Washington, D.C., March 11 – New data from the Disability Compendium’s 2015 Disability Statistics Annual Report shows that nationally only 34.4 percent of U.S. civilians with disabilities ages 18-64 living in the community were employed in 2014, compared to 75.4 percent for people without disabilities – a massive gap of 41 percentage points in the labor force participation rates. This leads to poverty, prison and poor health outcomes.
The new report shows a huge variation in the rates of employment for persons with disabilities between the states.
“The 2016 presidential campaign is largely a reflection of how much the American people are hurting economically. No group is hurting more than people with disabilities, whose gap in labor force participation rates from people without disabilities has increased dramatically,” said Jennifer Laszlo Mizrahi, president of RespectAbility.
“Each year 300,000 young people with disabilities age into what should be the workforce. Sadly, however, in most states, the majority is sitting on the sidelines, despite the fact that most want to work. However, the Disability Compendium shows that were leaders to do the right things, people with disabilities would be twice as likely to be working than in other states.”
South Dakota ranks first in the nation for employment of people with disabilities as more than half the working-age people with disabilities (50.1 percent) in South Dakota have a job. Indeed, individuals with disabilities in South Dakota are TWICE as likely to be working as those in the worst performing state of West Virginia where only 25.6 percent have jobs. Rounding out the top five states in terms of best outcomes are North Dakota, Iowa, Nebraska and Wyoming.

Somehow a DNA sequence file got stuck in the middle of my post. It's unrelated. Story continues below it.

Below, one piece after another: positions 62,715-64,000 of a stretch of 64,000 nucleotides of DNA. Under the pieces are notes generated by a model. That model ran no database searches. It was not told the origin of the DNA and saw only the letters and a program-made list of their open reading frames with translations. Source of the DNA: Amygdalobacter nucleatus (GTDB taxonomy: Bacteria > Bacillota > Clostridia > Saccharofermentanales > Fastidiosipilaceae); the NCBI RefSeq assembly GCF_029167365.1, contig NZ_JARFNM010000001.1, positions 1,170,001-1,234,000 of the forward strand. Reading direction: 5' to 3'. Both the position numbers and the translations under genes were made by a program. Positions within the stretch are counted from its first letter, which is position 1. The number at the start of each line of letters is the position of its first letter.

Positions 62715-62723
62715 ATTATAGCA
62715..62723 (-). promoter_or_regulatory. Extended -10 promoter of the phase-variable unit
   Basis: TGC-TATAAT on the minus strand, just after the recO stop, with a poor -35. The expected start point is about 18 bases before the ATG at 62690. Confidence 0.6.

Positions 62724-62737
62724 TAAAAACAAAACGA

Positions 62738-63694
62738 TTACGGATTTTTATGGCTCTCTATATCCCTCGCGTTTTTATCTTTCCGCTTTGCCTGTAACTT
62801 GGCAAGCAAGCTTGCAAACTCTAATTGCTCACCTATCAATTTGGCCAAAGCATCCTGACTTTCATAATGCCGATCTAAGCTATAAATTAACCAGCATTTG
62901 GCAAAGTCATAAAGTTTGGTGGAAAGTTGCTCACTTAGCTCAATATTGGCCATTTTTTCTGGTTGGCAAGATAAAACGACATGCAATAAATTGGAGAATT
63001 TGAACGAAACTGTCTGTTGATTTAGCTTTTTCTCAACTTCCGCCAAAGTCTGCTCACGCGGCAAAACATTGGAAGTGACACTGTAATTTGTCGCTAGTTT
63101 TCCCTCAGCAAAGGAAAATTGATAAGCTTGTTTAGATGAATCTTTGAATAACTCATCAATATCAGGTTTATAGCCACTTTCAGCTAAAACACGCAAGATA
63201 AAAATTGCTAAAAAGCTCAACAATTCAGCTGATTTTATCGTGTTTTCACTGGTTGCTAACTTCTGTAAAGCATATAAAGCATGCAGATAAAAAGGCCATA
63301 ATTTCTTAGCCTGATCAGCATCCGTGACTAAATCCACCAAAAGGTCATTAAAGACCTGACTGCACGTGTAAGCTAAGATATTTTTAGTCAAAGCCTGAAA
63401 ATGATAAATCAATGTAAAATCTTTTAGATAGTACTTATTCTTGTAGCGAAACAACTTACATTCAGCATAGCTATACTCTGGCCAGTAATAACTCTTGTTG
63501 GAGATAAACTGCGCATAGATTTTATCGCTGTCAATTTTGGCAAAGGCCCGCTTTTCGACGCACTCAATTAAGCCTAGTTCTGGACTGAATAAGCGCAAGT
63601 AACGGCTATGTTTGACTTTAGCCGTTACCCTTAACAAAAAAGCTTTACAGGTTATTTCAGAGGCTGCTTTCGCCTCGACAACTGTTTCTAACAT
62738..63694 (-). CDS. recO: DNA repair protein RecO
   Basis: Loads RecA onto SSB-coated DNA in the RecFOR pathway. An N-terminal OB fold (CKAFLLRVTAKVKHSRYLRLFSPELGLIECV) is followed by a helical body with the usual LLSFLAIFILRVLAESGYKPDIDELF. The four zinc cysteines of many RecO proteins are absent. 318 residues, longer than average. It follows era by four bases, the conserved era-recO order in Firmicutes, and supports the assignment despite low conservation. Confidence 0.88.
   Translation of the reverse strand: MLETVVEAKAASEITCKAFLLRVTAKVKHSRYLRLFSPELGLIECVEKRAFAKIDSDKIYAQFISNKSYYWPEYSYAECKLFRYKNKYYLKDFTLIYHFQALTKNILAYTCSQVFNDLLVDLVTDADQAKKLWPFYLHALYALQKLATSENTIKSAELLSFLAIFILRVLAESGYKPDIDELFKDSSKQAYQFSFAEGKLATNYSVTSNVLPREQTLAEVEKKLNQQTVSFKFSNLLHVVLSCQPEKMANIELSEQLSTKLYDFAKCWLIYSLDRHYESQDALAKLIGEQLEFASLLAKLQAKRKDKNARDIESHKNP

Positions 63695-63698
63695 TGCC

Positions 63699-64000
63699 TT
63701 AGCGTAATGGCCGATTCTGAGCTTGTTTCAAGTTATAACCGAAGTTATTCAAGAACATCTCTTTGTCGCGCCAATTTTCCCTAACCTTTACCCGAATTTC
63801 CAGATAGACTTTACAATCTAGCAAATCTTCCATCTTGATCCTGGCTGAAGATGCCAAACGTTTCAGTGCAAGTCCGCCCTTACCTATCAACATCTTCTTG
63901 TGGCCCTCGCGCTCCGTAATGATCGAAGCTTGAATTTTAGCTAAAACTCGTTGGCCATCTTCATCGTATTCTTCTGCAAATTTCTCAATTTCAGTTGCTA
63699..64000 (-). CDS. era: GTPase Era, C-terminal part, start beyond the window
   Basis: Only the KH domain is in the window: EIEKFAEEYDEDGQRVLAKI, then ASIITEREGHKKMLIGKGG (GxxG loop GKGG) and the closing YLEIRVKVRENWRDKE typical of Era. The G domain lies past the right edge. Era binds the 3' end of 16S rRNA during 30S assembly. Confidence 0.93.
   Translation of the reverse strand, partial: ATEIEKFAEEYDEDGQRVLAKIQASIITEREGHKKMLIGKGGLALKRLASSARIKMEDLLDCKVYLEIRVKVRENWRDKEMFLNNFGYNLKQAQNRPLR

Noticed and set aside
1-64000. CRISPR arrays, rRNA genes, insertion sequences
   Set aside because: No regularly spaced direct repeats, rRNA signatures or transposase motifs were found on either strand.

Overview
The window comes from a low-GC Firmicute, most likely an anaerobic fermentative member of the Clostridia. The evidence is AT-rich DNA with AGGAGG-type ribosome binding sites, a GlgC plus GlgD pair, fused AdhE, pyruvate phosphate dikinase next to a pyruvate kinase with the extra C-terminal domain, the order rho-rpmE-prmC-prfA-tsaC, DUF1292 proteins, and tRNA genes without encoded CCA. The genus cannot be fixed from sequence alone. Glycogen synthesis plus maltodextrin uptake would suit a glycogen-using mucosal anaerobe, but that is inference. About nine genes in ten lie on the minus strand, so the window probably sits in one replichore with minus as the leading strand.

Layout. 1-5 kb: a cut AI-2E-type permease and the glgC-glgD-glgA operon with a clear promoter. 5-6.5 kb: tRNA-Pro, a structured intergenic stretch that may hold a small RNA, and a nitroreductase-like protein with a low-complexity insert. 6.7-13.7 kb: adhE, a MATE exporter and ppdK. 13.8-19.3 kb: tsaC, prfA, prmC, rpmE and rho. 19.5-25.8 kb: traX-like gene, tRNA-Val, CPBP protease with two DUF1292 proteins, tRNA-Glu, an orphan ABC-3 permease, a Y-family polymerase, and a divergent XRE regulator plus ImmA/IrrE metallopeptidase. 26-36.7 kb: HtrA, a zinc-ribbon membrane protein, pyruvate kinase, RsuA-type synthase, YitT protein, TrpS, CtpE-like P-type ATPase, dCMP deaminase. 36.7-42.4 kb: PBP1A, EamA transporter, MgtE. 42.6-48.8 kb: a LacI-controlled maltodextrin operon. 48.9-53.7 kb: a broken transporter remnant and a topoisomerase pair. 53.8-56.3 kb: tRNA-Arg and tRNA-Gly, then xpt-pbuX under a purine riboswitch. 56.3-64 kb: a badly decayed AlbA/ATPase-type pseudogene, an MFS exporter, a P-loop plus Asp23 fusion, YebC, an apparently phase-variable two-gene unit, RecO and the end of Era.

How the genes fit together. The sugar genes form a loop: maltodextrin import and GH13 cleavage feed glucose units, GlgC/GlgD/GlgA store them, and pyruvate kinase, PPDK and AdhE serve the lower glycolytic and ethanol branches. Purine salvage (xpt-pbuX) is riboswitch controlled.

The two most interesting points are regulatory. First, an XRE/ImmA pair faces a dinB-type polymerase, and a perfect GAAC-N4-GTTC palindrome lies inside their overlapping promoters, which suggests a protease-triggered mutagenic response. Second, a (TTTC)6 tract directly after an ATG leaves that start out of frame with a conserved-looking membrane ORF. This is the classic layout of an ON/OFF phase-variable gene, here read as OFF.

In the last years, with strong leadership from Gov. Terry Branstad and then Sen. Tom Harkin, Iowa jumped the highest within the top ten from number seven to number three. In 2013, 44.8 percent of Iowa’s 169,300 working-age people with disabilities were employed. One year later, in 2014, 46.5 percent are employed. Recently, groups such as the Iowa Vocational Rehabilitation Services (IDVR) and the Iowa Developmental Disabilities Council, in partnership with other organizations, have come together to establish the Iowa Coalition for Integrated Employment. Iowa uses Project SEARCH and other methods to successfully transition youth with disabilities into good jobs in their communities. The coalition also has strong partnerships with key employers including Kwik Trip, Winnebago, Manpower, UnityPoint and other companies. Iowa also helps people with disabilities start their own companies, such as Em’s Coffee Company and Johnston Creek Farms.
Opportunity Village's employment team works closely with Iowa Vocational Rehabilitation Services and Iowa Coalition for Integrated Employment to help people we support in finding community based jobs.